The invention is directed to an adaptive equalization method and system for automatically adjusting an equalizer to compensate a signal's frequency dependent loss. In one embodiment of the invention, the method comprises setting the equalizer's initial coefficient value, receiving an equalized signal, identifying a positive to zero transition of the equalized signal, generating a common mode voltage from the equalized signal, and determining the equalized signal's tail settling voltage. The method further comprises comparing the equalized signal's tail settling voltage to the common mode voltage, determining if the signal is over equalized or under equalized based on the comparison; and adjusting the equalizer's coefficient value based on whether the signal is under equalized or over equalized.
The method further comprises comparing the equalized signal's tail settling voltage to the common mode voltage by a quantizer. The method further comprises determining the signal to be over equalized if: the signal transitions from positive to zero, there is no other transition in the next symbol period, and the output of the quantizer=0. The method further comprises determining the signal to be under equalized if: the signal transitions from positive to zero, there is no other transition in the next symbol period and the output of the quantizer=1. The method further comprises determining the signal to be over equalized if: the signal transitions from negative to zero, there is no other transition in the next symbol period and the output of the quantizer=1. The method further comprises determining the signal to be under equalized if: the signal transitions from negative to zero, there is no other transition in the next symbol period and the output of the quantizer=0.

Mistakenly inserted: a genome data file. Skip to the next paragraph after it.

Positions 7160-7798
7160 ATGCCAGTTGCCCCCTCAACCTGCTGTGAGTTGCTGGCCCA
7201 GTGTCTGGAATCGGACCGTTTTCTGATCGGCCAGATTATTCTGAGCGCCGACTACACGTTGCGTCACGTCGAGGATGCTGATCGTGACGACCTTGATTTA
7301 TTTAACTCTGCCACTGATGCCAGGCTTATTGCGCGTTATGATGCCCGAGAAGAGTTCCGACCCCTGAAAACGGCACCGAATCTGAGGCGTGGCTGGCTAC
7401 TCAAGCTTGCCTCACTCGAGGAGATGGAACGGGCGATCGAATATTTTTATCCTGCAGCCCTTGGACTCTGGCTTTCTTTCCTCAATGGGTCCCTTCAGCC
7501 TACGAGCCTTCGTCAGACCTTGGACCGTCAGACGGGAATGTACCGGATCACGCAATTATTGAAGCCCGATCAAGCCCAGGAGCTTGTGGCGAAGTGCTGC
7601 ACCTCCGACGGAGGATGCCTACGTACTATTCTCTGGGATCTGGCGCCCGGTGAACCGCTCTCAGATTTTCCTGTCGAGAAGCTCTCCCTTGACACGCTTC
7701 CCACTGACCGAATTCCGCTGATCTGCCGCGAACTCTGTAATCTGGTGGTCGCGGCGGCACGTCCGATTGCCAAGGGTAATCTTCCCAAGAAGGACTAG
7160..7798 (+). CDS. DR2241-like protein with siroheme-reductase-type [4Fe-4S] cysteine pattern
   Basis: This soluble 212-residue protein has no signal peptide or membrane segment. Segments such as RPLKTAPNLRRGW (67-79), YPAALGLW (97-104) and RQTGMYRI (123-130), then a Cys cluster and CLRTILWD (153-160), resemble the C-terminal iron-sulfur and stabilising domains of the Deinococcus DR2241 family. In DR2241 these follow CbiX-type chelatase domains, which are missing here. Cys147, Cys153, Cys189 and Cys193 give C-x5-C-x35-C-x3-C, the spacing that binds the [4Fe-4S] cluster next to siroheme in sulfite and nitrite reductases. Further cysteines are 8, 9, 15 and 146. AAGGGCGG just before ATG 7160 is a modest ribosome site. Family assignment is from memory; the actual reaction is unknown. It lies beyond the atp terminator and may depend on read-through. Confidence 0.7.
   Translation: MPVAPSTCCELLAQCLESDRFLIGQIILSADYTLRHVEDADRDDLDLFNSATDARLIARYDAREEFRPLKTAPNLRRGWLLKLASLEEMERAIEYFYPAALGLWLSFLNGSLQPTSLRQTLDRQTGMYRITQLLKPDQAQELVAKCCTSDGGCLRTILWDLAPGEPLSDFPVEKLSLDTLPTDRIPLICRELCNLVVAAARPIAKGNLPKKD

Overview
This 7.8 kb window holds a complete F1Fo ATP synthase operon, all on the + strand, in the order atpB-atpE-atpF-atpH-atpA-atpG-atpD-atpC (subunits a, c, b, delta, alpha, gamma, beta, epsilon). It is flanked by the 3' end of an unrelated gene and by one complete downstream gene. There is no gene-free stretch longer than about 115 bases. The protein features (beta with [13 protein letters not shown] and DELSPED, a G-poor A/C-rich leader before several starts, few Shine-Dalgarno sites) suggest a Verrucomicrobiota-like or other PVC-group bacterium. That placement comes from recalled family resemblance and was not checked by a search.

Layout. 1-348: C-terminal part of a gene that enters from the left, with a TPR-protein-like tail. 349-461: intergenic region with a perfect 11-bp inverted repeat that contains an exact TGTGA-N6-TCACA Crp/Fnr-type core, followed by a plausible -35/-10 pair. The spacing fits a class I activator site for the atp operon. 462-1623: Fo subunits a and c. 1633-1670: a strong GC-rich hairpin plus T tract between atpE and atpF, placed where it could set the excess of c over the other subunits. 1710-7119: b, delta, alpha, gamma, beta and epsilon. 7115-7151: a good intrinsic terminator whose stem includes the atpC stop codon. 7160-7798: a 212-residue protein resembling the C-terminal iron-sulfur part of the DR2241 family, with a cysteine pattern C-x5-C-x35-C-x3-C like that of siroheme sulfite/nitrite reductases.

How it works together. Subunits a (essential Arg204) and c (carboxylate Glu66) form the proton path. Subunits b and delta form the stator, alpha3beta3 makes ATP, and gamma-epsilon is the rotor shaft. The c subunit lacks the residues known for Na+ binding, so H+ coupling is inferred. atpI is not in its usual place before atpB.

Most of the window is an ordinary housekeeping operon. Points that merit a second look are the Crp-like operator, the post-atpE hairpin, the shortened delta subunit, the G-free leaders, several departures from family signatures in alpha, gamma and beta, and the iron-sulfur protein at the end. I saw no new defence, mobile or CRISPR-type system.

The invention is directed to an adaptive equalization system and method that provides optimum level of equalization. The invention detects when an equalizer is trapped in a failure state and allows an equalizer to recover from the failure state.
In one embodiment of the invention, a 1-bit quantizer compares an equalized signal's tail settling voltage to the common mode voltage derived from the equalized signal. The 1-bit quantizer is a sampled comparator that compares two voltages synchronous with a sampling clock. The sampling clock ensures that the 1-bit quantizer compares the equalized signal's tail settling voltage to the common mode voltage. The 1-bit quantizer outputs 1 or 0. The common mode voltage derived from the equalized signal is the mid voltage between a peak detector's most positive and most negative voltage, which corresponds to the signal's highest and lowest voltage.
In one embodiment of the invention, a positive to zero, (i.e., a “10”) transition pattern of the signal first is searched before a determination is made whether the signal is over equalized or under equalized. Otherwise, the signal's settling voltage will be corrupted by the Inter Symbol Interference (ISI) of the next signal transition, which will cause the adaptive algorithm to fail. The ISI is caused by the cable loss effect, which causes the high frequency content of the signal to be attenuated, causing the signal energy from one data symbol to leak beyond its symbol period and corrupt adjacent data patterns. In contrast, if a “11” transition pattern is searched, the tail settling waveform of a previous symbol will be corrupted by the next symbol and the voltage tail will not settle.